By CAROLINA DEL BUSTO
By AMY NICHOLSON
By Amy Nicholson
By Stephanie Zacharek
By Amy Nicholson
By Alan Scherstuhl
By Stephanie Zacharek
By JOEL BEERS
In The Break-Up, Vincent Vaughn's Gary Groboski is a Cubs-loving, video-game-addicted, mildly homophobic embodiment of man-child Americana who dreams of a world in which he can come home from a tough day guiding tour buses around Chicago, kick it on the couch with a beer and sports highlights, and not have to talk to his live-in girlfriend while she slavishly prepares dinner for both their families.
I'm feeling ya, baby, that is so fucking money!
Alas, Jennifer Aniston's comely Brooke Meyers, who works at a hoity-toity art gallery and has sworn off mirth, is having none of it. See, she has her dreams too. Namely that the man who wants to put a pool table in the dining room of their paint-by-Pottery Barn condo, and whose clothes she lays out like a doting mom, will somehow turn out to be the ballet-going, world-traveling sophisticate she believes is tucked somewhere under Gary's 40 extra pounds of complacency.
Dude, what's up with that?
How this couple ever fell for each other is a mystery. I mean, it's literally a mystery because The Break-Up never bothers to show us. The entire arc of their romance is confined to an opening scene in which Vaughn notices Aniston at a Cubs game, unleashes some vintage Swingers-era rap on her (he's still got mad skills in that department), followed by an opening-credits photomontage of Gary and Brooke in their honeymoon phase (see all the empties in the background?—now that's what I call love). By the time the movie actually starts, they're already living together in a state of such burning resentment one fears the faux-finish paint job in their plush condo will ignite.
Anyway, after the dinner doesn't go so well (not only won't Gary play sing-along with Brooke's cartoonishly gay brother, he won't help with the dishes either!), Brooke and Gary break up—viciously. The film spends the rest of its time watching these two try new and not-very-ingenious ways to annoy the hell out of each other, supposedly in hopes of getting the other to give over ownership of the beloved condo—the house that hate built. Or is the fight over the condo really a fight for their relationship? Who cares? Neither is very inviting.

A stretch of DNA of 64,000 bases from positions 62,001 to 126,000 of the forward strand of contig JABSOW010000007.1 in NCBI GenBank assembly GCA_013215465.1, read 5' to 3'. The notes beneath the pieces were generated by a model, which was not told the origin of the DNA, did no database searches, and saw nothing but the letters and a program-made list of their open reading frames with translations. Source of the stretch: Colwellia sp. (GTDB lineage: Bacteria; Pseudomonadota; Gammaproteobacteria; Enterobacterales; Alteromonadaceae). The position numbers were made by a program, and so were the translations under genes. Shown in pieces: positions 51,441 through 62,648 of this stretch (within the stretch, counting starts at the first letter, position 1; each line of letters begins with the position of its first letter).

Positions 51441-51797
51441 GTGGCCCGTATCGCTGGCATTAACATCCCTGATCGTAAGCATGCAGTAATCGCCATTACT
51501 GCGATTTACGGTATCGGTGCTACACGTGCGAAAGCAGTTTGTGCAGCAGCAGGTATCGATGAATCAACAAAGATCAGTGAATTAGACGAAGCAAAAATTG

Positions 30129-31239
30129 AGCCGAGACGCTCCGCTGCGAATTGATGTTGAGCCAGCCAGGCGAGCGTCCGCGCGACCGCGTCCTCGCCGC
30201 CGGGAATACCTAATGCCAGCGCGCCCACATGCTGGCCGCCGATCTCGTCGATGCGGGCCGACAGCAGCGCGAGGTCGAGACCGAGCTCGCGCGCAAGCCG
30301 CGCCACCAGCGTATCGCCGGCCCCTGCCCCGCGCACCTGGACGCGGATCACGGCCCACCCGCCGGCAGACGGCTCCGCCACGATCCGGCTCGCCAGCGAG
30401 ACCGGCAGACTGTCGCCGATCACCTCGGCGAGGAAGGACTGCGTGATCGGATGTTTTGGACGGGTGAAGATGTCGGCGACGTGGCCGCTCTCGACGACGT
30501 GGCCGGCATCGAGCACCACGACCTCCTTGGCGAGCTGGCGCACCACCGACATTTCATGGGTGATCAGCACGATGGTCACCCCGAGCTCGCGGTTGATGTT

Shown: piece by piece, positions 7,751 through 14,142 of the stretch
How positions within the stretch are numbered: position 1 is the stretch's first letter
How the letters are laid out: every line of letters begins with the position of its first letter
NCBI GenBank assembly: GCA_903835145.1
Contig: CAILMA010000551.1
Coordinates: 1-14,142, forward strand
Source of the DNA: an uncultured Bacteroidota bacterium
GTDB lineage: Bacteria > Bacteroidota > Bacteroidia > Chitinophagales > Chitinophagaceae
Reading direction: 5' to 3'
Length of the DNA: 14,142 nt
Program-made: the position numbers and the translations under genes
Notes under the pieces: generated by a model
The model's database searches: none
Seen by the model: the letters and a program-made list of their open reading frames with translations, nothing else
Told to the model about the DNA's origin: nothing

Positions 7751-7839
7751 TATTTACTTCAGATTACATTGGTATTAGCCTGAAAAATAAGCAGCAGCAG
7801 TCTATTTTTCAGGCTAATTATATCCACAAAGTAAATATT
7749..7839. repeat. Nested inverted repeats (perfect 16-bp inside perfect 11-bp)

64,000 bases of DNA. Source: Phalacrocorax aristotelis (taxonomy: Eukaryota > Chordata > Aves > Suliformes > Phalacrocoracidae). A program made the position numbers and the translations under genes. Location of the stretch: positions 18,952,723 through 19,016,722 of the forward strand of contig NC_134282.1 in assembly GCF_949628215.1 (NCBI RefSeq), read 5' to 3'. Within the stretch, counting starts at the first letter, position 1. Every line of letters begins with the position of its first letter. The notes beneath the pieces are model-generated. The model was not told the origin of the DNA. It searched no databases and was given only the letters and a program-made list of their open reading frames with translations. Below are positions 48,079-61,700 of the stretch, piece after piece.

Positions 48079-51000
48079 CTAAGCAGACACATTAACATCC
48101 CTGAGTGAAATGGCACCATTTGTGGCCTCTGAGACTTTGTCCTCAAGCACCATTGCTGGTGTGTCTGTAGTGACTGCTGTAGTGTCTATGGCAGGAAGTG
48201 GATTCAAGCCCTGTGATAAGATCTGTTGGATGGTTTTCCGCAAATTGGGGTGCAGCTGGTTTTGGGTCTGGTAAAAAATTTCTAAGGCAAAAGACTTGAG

Look, I'm no genius—I just play one in real life—and I know the movie's called The Break-Up, but isn't dedicating only five minutes of an hour-and-45-minute film about the disintegration of a romance to the actual romance itself just a little odd? I mean, it's hard to care about what's to become of Gary and Brooke without any of the misty-coated memories of the way they were to pull us in.
Director Peyton Reed, who debuted with such a splash in 2000's Bring It On, seems completely at a loss about how to play it here. Granted, writer Jessica Bendinger blessed Bring It with a wonderful script, and Kirsten Dunst was at her best, but even so, pulling off a pitch-perfect send-up of the hypercompetitive world of high school cheerleading without succumbing to condescension or cuteness was no easy trick. Reed's follow-up, 2003's Down With Love, sat less surely on the fence between parodying and paying homage to Pillow Talk-era Doris Day-Rock Hudson comedies and ended up being more of an exercise in retro-cool aesthetics than anything else.
Sadly, The Break-Up is simply an exercise in confusion. To call it erratic would be to imply there was a course it went off, but the film's intentions are impossible to fathom. It's a romantic comedy in which the romance comes stillborn and in which the comedy barely exists beyond the few moments when Vince Vaughn is set free to do the kind of free-association wordplay he's made his name on. Think TheWar of the Roses lite—sans the emotional investment of watching a real partnership disintegrate into hell. Speaking of hell, Ann-Margret as Brooke's mother, Judy Davis as her gallerist boss and Vincent D'Onofrio as Gary's brother all look like they stepped into the seventh layer during their wasted cameos. I hope Ann-Margret works again; I don't want to remember her this way.
* * *
It's tempting to read something pulled from the tabloids into the dour air weighing on The Break-Up like a wet blanket. Neither Vaughn nor Aniston seems fully committed to the material; whether that's because they know it's a dog (doubtful, since Vaughn receives story credit) or because art is too closely imitating Aniston's life is hard to say. Either way, whatever magic got these stars together offscreen is sorely missing onscreen, unless it was Aniston's peach of an ass, which does make a nice showing for itself.
Finally, about three-quarters through The Break-Up, a few sparks fly when the set is cleared and the grinding wheels of the Hollywood factory slow down just enough to give the couple onscreen the space to mine the depths of their obvious chemistry. For a few shining moments, the audience is reminded of all the charms a first-rate romantic comedy can provide when two sharp, trusting actors are left to their own devices. Unfortunately for The Break-Up, that scene takes place between Vaughn and his old Swingers sidekick Jon Favreau—a match made in heaven if ever there was one.
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